Pre-Nuptial Agreement | Chicago Illinois Family Law Blog - Part 2
If you have signed a prenuptial agreement and are getting a divorce, does it mean that you have signed away your rights during divorce proceedings? The answer to that question can be complicated, especially given the passage of the Illinois Uniform Premarital Agreement Act (IUPAA), which made it more difficult for parties to challenge the validity of a prenuptial agreement during divorce proceedings.
That being said, the IUPPA only applies to prenuptial agreements signed after 1990 and still allows some leeway for courts to invalidate prenuptial agreements.
One consideration the court might factor in is whether it believes the terms of the prenuptial agreement are “unconscionable.” For example, a judge may decide that the terms of the prenuptial agreement were so overwhelmingly one-sided that it is blatantly unfair and can therefore be invalidated.
A pre-nuptial agreement is a contract between spouses, which is entered into before the couple gets married. This contract often contemplates and determines the rights and responsibilities of each party in areas such as property division, maintenance, distribution of any assets, and other family law matters in the event of a divorce/separation. It may also address estate planning issues in the event that one of the spouses dies during the marriage. A pre-nuptial agreement cannot impact a child’s right to receive financial support, child custody or involve anything criminal. Pre-nups can eliminate legal gray areas and provide a couple with more security for their future. They are not for everyone, however.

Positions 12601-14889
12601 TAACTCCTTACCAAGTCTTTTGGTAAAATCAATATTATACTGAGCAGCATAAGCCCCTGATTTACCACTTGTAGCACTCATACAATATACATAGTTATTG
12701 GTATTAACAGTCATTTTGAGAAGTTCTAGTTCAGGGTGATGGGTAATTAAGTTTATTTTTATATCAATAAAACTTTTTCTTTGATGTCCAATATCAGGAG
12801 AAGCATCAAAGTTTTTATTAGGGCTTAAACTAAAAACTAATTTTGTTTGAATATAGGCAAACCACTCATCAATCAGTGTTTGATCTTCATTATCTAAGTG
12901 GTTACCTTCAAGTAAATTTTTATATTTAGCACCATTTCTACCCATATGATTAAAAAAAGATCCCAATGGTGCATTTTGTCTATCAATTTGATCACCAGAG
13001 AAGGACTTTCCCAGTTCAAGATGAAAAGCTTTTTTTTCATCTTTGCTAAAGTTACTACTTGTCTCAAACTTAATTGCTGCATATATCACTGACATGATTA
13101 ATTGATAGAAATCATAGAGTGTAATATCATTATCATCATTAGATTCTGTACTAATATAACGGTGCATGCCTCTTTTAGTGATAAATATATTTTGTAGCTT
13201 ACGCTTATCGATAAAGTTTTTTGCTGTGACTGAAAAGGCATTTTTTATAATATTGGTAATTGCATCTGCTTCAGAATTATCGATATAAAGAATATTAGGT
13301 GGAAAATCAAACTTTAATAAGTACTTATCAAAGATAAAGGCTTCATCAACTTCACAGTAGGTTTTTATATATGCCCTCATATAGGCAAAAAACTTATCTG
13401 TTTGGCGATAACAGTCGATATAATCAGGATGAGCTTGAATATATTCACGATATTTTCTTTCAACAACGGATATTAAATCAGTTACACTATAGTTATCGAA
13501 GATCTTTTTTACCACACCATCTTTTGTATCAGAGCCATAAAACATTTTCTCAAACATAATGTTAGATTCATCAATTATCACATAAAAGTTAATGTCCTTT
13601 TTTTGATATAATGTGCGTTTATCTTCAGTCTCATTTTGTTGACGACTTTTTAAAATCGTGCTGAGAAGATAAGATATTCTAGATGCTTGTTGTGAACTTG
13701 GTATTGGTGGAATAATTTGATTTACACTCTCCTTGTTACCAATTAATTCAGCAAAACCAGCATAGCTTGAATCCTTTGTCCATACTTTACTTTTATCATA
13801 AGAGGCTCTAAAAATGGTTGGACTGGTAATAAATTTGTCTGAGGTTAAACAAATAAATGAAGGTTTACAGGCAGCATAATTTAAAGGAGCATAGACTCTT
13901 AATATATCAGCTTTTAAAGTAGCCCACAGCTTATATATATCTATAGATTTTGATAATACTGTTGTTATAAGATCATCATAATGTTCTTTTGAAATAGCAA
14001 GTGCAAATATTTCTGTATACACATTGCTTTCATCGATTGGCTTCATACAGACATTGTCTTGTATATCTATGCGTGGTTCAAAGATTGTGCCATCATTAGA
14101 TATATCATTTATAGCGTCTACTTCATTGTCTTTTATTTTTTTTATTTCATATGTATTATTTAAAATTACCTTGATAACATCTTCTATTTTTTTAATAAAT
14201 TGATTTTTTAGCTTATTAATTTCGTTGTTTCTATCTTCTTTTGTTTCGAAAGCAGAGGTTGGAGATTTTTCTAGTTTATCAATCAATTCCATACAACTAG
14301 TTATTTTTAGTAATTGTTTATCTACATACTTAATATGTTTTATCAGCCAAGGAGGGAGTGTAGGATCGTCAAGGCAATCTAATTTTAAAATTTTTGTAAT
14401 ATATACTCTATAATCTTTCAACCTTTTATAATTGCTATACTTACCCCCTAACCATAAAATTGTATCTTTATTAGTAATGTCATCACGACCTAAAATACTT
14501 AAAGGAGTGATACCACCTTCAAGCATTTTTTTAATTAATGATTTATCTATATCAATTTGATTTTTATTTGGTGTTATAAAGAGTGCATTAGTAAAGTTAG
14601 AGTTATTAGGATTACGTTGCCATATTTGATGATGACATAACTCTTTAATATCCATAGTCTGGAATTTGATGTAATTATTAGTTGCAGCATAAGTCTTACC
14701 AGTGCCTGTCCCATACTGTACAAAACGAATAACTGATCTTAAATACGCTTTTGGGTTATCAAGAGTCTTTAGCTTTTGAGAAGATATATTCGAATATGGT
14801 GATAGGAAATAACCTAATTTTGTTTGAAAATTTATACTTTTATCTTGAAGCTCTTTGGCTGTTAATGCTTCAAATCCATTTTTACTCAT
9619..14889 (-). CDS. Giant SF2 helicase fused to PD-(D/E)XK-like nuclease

There is a negative stigma surrounding pre-nuptial agreements, according to The Huffington Post. However, though formerly seen as a detriment to marriage and even an inducement to divorce, pre-nuptial agreements may actually strengthen a marriage. While pre-nuptial agreements recognize the possibility of divorce, it does not mean divorce is inevitable. Thinking of a pre-nup as legal protection for when you divorce is inaccurate and is not the point of a pre-nup. The point is to make sure your future is secure, no matter what happens. There’s nothing wrong with being prepared. There are a few factors to consider when determining whether you should get a pre-nup:
Recently, Forbes featured an article that discussed how divorce can complicate business ownership, particularly if the value of a business increased during a marriage. The value of a marital business in Illinois will usually be included in marital assets that will need to be split between divorcing spouses following a business valuation. However, there are steps a party can take to protect the business and their investments. If they have a greater stake in the business or if they consider the business to be separate property, they may be able to prevent a business valuation from being conducted.
While marital and separate property can be incredibly complicated, typically, one party will claim a right to a certain percentage of the other party’s business, whether or not they contributed directly to growing it. One of the biggest steps a person can take to protect their business during a divorce is to have a pre-nuptial agreement in Illinois in place before the marriage begins. In order for the prenup to be most effective, it should contain certain elements, including:
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